02. Monk berry Moon Delight
04. Obeah Man Come Back
05. Baby, Let Me In
06. Pay Me What You Owe Me
07. Empty Barrels
08. Walking Home
09. Rushing Through The Crowd
10. Ballad For Sammy
11. Exuma's Reincarnation
Release date: 1972
Label: Kama Sutra
01. Obeah, Obeah, O
03. Don't Let Go
04. Attica, Part I
05. Thirteenth Sunday
06. Subway Bound For Hell
07. Happiness And Sunshine
08. Summertime In New York
09. Andros Is Atlantis Rising
10. Exuma's Reincarnation
From Africa To America To Junkanoo To Armageddon
Release date: 1976
Label: Inagua Records
01. Black Hawk
02. Soul Conga-Line
03. Pretty Woman
04. Give A Little bit Of Your Love
08. Shake It Up
Release date: 1982
Label: Cat Island Records
01. Guy Fawkes
02. Fame In The Name Of The Game
03. Roller Reggae
04. Rose Mary Smith
05. Cat Island Rake & Scrape Band
06. Get It (Good Feeling)
07. Super Star Who Do You THink You Are?
08. Alowis Plant (Aloe Plant)
10. Praise Jesus Tonight
Release date: 1987
Label: Nassau Records
1. Rude Boy
2. Clean On The Outside Dirty On The Inside
3. They Coming "Junkanoo"
6. Fishing On The Rock
7. St. James Road Slim
8. Soca Bite Me On My Belly
9. Bam Bam
THE OBEAH MAN(Fire)
Release date: 1970 (1993)
Label: Mercury Records
Exuma, The Obeah Man
Mama Loi, Papa Loi
Seance In the Sixth Fret
You Don't Know What's Going On
The music of Exuma had an energy that
was very explosive. His sense of rhythmic accuracy was similar
to that of a junkanoo band getting a fresh start at the annual
junkanoo parades on Boxing Day Bay Street. For those who
never experienced this; the equivalent would probably that
of a locomotive train at full throttle. In listening to Exuma,
even his ballads like "Rose Mary Smith" poured
out pure energy. He had a way with grabbing his audience
and making them feel his joy or his pain. While "Rose
Mary Smith" is
strictly influenced by American popular music of the sixties
and seventies, others like "Cat Island Rake & Scrape
Band" is what we call in the Bahamas pure “bush".
Exuma also did something quite different with his bass line
which along with the drums lies at the heart of his brand
of Bahamian music. The placement of the bass phrase starting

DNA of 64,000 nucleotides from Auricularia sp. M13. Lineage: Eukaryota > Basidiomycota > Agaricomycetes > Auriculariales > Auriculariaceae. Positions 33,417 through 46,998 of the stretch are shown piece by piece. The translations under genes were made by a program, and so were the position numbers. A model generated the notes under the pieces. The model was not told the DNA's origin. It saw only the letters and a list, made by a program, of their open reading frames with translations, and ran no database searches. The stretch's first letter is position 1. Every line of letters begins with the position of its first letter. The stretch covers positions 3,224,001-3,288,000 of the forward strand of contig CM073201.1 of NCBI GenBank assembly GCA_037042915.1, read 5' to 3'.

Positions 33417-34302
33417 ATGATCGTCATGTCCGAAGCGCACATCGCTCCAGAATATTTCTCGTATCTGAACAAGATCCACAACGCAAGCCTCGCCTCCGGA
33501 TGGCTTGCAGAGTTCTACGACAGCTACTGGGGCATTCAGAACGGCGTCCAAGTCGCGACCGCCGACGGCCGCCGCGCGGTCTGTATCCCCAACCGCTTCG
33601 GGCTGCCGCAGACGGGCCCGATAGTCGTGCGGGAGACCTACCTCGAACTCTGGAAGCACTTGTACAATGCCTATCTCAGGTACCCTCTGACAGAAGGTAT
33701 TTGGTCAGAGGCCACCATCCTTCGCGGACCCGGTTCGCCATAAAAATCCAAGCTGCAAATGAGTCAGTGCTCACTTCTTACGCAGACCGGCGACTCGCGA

on beats one was quite new. Even in junkanoo, the bass line
or strong beat would be preceded by a softer accented note
on the up beat of two. The examples below shows what is typical,
and what is used by Exuma.
Junkanoo bass line places the strong emphasis on beat one, but is preceded by a note in the previous measure.
Exuma doesn't prepare the note on the strong beat, instead he makes it lead into the first of the chord which in turn propels the rhythm forward as opposed to the feeling of resting on beats one in the junkanoo rhythm.
The music clip below demonstrates the use of this unique displacement of the bass line. Exuma uses this technique quite frequently in his music, creating a distinctive groove that makes great for dancing to rake 'n' scrape music.
Click play to hear "Guy Fox"
The influence of rock and pop is very strong in this next clip. Exuma marriages these outside influences with a calypso/ junkanoo rhythm, giving it a bouncing feeling. The guitar styling's and use of brass gives his music the seventies R&B flavor similar to groups like "Earth, Wind & Fire", "Tower of Power", "Brass Construction", and many other popular bands of that era.
Click play to hear "Fame"
Blues did not escape the powers of "The Obeah Man". Exuma had a little bit for every pallet. Here he does his rendition of Bahama Blues. The emotions commonly associated with the blues is well executed by this Cat Islander. One quality that stands out is his use of the raw Bahamian dialect, seldom adhered to by artist with such a wide audience.
Click play to hear "Rose Mary Smith"
Exuma, The Obeah Man/Junkanoo (Mercury)
Damn Fool/Zandoo (Mercury)
Do Wah Nanny/The Bowery (Kama Sutra)
Monkberry Moon Delight (Kama Sutra)
Brown Girl/Rushing Through the Crowd (Buddah)